The very first person we are featuring in our “Meet The Media Buyer” series is Chris Cole, Founder of Internet ROI. This will be a monthly series where we will interview successful advertisers and savvy media buyers.
I had a chance to speak to Chris who has been involved in online marketing since 2005. He’s dabbled in everything from Adsense arbitrage, to corporate SEO, to affiliate marketing, to media buying. He recently left Hungry Fish Media where he served as the Director of Customer Acquisition for the past two years. In this role he was tasked with driving traffic to their three in-house brands: Force Factor, Peak Life, and Stages of Beauty. Chris now works at Internet ROI, helping companies optimize and scale their performance-based marketing.
1) Tell us about how your service works… is it really all about the ROI?
Actually, no! It’s all about maximizing profit. Our agency is different in that we only work with clients we genuinely believe can see a positive return on their online spend. Our goal is to bring each client to a point where they no longer worry about their marketing budget because it’s turning a profit. This mindset is reflected in how we approach media buying, ad layouts, landing page copy, offers, and even the billing arrangements we have with our clients.
2) With media buying being increasingly competitive, what tools do you use to get the upper edge?
I would tell everyone to invest in an ad server. That may be “Media Buying 101,” but I frequently see companies cut this corner and it ends up hurting them in the end. It’s impossible to optimize creative efficiently if you have to wait for your account manager to pull a creative down or increase the weight of a great ad. A poorly-performing ad running for an entire weekend can cost you more than an entire month’s ad serving bill.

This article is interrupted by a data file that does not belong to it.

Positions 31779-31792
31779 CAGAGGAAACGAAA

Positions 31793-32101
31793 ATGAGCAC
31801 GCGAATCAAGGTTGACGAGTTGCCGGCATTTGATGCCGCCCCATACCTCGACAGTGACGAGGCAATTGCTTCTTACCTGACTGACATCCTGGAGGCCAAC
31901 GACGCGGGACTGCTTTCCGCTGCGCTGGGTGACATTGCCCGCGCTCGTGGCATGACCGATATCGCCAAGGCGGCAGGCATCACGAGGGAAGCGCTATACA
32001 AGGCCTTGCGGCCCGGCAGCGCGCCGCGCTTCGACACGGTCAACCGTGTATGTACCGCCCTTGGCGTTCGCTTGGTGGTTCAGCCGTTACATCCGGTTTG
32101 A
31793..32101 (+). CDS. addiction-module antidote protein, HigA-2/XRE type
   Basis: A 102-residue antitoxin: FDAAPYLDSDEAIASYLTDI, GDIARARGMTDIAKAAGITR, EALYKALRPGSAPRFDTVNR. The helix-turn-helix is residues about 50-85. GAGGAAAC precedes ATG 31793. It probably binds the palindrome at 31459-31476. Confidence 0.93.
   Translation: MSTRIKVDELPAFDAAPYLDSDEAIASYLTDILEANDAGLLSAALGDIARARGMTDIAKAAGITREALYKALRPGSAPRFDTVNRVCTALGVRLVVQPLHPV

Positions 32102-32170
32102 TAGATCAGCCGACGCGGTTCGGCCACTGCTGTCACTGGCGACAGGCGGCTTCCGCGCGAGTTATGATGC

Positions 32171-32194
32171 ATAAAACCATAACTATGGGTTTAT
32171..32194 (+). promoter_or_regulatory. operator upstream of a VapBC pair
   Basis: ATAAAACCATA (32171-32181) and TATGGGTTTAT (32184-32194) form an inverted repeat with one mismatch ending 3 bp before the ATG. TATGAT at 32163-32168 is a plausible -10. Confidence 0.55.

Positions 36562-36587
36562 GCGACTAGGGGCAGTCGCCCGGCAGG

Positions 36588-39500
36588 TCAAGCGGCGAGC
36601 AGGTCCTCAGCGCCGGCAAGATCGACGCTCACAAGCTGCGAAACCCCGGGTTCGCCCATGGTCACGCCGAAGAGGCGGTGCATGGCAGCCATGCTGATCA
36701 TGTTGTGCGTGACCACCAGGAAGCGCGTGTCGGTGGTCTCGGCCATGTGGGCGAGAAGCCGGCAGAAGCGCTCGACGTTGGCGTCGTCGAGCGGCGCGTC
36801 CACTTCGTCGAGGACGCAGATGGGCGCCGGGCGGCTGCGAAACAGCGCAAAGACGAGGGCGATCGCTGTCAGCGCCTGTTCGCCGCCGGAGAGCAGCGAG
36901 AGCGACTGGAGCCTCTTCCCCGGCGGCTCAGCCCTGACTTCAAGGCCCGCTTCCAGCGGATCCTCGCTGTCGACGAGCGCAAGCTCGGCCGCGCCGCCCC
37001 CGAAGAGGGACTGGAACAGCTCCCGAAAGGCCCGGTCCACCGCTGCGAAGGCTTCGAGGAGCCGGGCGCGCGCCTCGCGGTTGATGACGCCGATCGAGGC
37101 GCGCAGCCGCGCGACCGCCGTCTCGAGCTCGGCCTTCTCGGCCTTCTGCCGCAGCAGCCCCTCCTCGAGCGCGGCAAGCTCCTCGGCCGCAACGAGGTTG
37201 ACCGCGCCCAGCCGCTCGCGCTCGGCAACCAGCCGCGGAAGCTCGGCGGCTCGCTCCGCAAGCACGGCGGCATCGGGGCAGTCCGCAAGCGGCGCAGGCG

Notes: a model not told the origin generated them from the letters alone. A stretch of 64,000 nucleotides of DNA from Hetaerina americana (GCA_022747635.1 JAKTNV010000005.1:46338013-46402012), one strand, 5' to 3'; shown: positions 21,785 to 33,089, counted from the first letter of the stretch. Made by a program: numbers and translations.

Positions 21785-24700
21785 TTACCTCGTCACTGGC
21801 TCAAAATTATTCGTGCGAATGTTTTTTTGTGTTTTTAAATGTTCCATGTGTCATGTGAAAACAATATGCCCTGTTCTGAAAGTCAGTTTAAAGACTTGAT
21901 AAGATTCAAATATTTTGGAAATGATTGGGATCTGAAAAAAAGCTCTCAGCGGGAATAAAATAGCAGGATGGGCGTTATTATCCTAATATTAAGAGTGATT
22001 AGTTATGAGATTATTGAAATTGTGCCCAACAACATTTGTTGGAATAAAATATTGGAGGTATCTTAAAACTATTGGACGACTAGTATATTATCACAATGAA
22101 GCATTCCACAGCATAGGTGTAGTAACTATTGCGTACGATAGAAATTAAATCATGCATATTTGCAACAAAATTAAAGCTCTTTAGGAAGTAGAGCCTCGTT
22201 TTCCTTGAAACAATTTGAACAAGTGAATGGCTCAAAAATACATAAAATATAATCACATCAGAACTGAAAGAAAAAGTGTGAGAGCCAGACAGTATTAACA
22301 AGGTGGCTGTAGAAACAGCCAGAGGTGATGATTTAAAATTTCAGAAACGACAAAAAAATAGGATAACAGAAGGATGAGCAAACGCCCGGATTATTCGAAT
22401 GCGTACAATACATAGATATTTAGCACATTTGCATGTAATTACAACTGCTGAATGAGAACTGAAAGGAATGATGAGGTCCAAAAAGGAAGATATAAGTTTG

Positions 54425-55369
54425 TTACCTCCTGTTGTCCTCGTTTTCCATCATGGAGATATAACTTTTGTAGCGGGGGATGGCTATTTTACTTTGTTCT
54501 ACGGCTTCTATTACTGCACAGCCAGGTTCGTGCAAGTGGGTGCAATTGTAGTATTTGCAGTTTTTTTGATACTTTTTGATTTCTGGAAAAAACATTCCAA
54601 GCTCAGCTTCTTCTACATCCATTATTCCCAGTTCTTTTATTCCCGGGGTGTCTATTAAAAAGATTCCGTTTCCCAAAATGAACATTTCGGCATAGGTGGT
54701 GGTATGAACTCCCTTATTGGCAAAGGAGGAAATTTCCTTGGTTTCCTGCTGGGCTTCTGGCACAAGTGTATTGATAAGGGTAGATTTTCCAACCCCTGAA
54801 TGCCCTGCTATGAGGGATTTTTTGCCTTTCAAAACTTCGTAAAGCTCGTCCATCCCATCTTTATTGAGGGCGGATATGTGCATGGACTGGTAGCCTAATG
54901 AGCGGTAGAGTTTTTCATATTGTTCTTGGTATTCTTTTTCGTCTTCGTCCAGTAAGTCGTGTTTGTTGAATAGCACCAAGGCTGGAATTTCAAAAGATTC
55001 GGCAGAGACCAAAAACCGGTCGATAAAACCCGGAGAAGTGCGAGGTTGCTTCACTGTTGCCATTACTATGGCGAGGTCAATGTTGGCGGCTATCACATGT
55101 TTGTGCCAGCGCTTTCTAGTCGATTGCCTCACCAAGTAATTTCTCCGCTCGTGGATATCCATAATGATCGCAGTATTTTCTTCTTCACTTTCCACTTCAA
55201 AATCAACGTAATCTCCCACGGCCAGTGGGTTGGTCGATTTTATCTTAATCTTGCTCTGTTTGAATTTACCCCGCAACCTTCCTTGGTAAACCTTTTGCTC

3) What are some common traps to avoid with media buys?
Don’t try to be clever. Identify your target audience through testing and then find reliable ways to reach them. A mistake I see all too often is to hop from network to network looking for the one traffic source that will magically lower the CPA. Chances are, that time would be better spent optimizing creative or landing pages.
4) What is the most you lost on a media buy and lessons learned?
I don’t remember the actual dollar amount, but it was way too much! It was a situation where we bought a roadblock placement for a day and the performance was awful. This particular traffic source sold us similar placements in the past and had an excellent track record, but this one flopped. As tough as it is, you have to take the failures along with the successes. We’re aggressive with trying new placements and that strategy has been a net win for us. It’s important to remember that when you’re working through a tough buy.
5) How important is the relationship with account managers at ad networks, and do bribes work?
This is more important than most people realize. An account manager has 20+ clients and a limited amount of time in the day. If you’re not the first person they call when they have a new opportunity, your competition is going to get out in front of you. Being located in Boston is great because several of the large traffic sources have local offices here. Nothing beats sitting down and talking face-to-face with your account manager over lunch. We’ve never tried a bribe in the traditional sense of the word, but making sure you remember your account manager’s birthday certainly doesn’t hurt!
6) What trends are you seeing in 2013 that you plan to take advantage of?
People have been talking about mobile for the last five years, but this is the year it’s really starting to take off. The big brands are still a little timid about mobile and the longer they stand on the sidelines, the longer mobile media prices will stay suppressed.